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What Are Minimum Services Required for XP?

by jimjamgaddis / October 28, 2006 2:10 AM PDT

I have a number of computers (and teenagers) at home and the XP PC's I have seem to slow down over time - there are lots of extra things (not applications, just services and stuff) running on them and I am sure that is what is making them run so slow. I would like to make them run just the minimum services and applications - all we need is to run IE over a shared internet connection, and MS Office - nothing else. Is there a list of required services somewhere so I can elect to not run all the automatic updates, toolbars, messenger clients, etc. etc. etc. that I don't need?

Comuters are varied but all are 2GHz Intel based with WIN XP. I can reach MSconfig, just don't know what is safe to turn off.

Any gurus who can help?
Thanks!

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You have to decide. But here's a link with info.
by R. Proffitt Forum moderator / October 28, 2006 2:14 AM PDT
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Thanks for the help - any other thoughts?
by jimjamgaddis / October 28, 2006 2:59 AM PDT

on keeping a limited-use machine from getting bloated?

BTW, I just spent 10 minutes reading an exchange on home networking between you and someone - that was very entertaining and you do have the patience of a saint!

Thanks again for the help.

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Are you sure it's bloated and not infected?
by glb613 / October 28, 2006 3:58 AM PDT

What do you use to protect your computer from malware? Some of the worst computers I've seen were used by teenagers.

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That was my first thought as well
by MarkFlax Forum moderator / October 28, 2006 6:00 AM PDT

A slow down in performance can indicate viruses and spyware are rampant on a machine.

You've already mentioned toolbars and messenger clients, and these are all too often the source of malware. Young people see a fascination in toolbars for some reason, and many of the toolbars spy on internet habits to target searches and advertising. IM's can be particularly dangerous, especially if they are used in unmoderated or suspect chat rooms, and if the users transfer files between each other without virus checking the files they receive.

On a network especially, you need to be well armed with firewalls, anti-virus applications and anti-spyware utilities, and set up a regime of regular scanning.

Besides that, I believe your quest for leaner machines should be concentrated into 3 areas;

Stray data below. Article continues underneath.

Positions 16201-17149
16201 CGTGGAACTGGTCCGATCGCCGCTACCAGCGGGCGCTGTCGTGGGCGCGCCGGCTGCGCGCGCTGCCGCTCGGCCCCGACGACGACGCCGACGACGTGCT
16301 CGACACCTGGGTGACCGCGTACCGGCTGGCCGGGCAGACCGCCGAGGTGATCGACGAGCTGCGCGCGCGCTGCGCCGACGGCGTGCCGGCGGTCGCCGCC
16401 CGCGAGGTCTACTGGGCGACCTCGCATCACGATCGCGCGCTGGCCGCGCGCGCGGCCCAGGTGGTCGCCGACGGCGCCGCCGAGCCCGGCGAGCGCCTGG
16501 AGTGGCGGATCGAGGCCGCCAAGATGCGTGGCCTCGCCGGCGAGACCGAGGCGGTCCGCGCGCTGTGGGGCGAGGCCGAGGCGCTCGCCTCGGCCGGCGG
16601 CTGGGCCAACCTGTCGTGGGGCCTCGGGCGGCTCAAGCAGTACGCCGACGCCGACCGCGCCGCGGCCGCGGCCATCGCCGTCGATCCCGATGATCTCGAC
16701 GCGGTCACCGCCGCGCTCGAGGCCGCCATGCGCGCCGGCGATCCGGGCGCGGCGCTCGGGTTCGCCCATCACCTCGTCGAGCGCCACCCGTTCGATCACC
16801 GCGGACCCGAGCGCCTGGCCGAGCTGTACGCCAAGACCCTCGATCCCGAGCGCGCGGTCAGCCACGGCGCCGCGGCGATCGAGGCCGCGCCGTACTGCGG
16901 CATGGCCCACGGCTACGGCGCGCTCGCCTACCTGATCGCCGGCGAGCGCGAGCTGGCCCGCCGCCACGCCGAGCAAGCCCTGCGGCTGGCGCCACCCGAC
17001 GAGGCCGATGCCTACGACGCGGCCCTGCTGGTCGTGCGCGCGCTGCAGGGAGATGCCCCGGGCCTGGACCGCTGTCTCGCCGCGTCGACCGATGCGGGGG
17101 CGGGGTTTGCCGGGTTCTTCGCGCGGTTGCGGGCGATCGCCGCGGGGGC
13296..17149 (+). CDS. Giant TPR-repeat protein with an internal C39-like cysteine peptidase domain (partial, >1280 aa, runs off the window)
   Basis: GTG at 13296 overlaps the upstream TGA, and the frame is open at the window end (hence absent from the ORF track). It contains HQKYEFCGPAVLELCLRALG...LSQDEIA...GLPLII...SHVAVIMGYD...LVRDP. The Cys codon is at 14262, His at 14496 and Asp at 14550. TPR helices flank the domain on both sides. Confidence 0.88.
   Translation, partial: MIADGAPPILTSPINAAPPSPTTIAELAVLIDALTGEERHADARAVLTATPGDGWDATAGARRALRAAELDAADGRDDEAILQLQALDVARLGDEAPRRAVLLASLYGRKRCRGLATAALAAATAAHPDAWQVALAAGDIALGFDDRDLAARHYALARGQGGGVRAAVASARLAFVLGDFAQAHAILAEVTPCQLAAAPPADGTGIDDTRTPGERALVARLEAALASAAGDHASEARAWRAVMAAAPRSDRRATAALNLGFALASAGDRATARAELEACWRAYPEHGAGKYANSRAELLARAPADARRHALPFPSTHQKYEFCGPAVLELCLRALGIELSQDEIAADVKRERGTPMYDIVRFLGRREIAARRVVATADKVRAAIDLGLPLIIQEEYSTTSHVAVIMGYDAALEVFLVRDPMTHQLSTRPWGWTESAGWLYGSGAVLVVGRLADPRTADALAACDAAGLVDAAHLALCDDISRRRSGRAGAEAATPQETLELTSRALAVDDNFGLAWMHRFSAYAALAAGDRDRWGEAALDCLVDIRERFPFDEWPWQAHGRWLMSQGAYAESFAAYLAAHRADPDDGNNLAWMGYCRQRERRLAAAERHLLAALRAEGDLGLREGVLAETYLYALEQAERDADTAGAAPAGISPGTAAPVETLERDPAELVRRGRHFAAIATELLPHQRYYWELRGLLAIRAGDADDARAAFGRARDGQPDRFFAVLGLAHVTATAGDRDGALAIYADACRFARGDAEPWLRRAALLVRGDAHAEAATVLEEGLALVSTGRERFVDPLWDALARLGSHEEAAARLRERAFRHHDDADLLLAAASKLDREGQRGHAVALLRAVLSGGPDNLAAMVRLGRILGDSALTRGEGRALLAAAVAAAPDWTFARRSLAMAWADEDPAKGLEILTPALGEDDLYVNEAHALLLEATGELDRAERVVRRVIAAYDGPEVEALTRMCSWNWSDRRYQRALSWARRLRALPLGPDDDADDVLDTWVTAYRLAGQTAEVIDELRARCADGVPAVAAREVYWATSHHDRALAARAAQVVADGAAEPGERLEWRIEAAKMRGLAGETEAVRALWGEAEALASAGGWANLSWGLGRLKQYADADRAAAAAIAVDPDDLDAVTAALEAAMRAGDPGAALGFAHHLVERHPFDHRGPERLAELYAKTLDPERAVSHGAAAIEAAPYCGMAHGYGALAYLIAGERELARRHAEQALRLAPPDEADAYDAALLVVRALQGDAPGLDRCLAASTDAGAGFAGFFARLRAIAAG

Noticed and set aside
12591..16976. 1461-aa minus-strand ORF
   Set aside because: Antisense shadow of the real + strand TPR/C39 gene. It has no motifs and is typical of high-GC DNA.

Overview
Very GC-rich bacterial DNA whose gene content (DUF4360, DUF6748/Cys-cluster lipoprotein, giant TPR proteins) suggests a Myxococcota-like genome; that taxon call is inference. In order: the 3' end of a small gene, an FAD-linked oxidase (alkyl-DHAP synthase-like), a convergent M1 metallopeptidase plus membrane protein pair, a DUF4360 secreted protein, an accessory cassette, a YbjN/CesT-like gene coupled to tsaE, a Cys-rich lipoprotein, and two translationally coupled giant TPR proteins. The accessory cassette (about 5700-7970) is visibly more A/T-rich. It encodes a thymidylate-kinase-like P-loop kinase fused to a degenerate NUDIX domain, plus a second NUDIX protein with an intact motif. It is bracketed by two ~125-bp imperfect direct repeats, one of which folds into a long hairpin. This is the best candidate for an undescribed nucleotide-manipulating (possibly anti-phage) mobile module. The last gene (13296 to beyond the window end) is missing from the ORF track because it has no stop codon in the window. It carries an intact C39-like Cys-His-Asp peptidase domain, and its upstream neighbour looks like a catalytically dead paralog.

1] Startup

Whenever any application is installed, ensure it does not set itself to start when the computer is turned on, unless it is a necessary, eg anti-malware type, process.

Msconfig will help you remove any applications that load on start up in the Startup tab. Look for Instant Messengers, (these can be opened when required), Media Players, (ditto), especially Real Player, addons and extras that are really not necessary.

2] Services

Bob's list will help you decide which are which in MSconfig. Also, the Services console will give you more descriptions of each service, (Start > Run, type in services.msc then click OK). Services can be set to automatic, set to manual, or disabled in the console.

3] Processes

The Processes tab of the Task Manager, (right click the Taskbar, select Task manager), is a great source of information for anything that is running that shouldn't be there, like viruses, spyware, etc.

This site, http://www.answersthatwork.com/Tasklist_pages/tasklist.htm will help you decide which are critical, useful, or downright dangerous.

Good luck.

Mark

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I think you see the issue.
by R. Proffitt Forum moderator / October 28, 2006 5:58 AM PDT

No 2 XP machines seem to be alike. And certainly no 2 owners.

That's why we take a gander at what's running and then check a site as noted to see if we can decide if we can stop then disable that service.

The other response noted the more common pest issue. I'll suggest the scans with the free tools EWIDO, HOUSECALL and ROOTKIT REVEALER.

I eject all the first 2 find and research what the 3rd reports.

Bob

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Excellent advice - thank you all
by jimjamgaddis / October 28, 2006 6:33 AM PDT

You are right about the teenagers being fascinated with toolbars, message clients, all that stuff! I am running Norton Internet Security on all machines, also Spybot and a-squared that I use to scan regularly. We are protected with a firewall on the router and Norton has a firewall also. I am going to use the three additional tools mentioned. This is definitley helpful, you guys are great.

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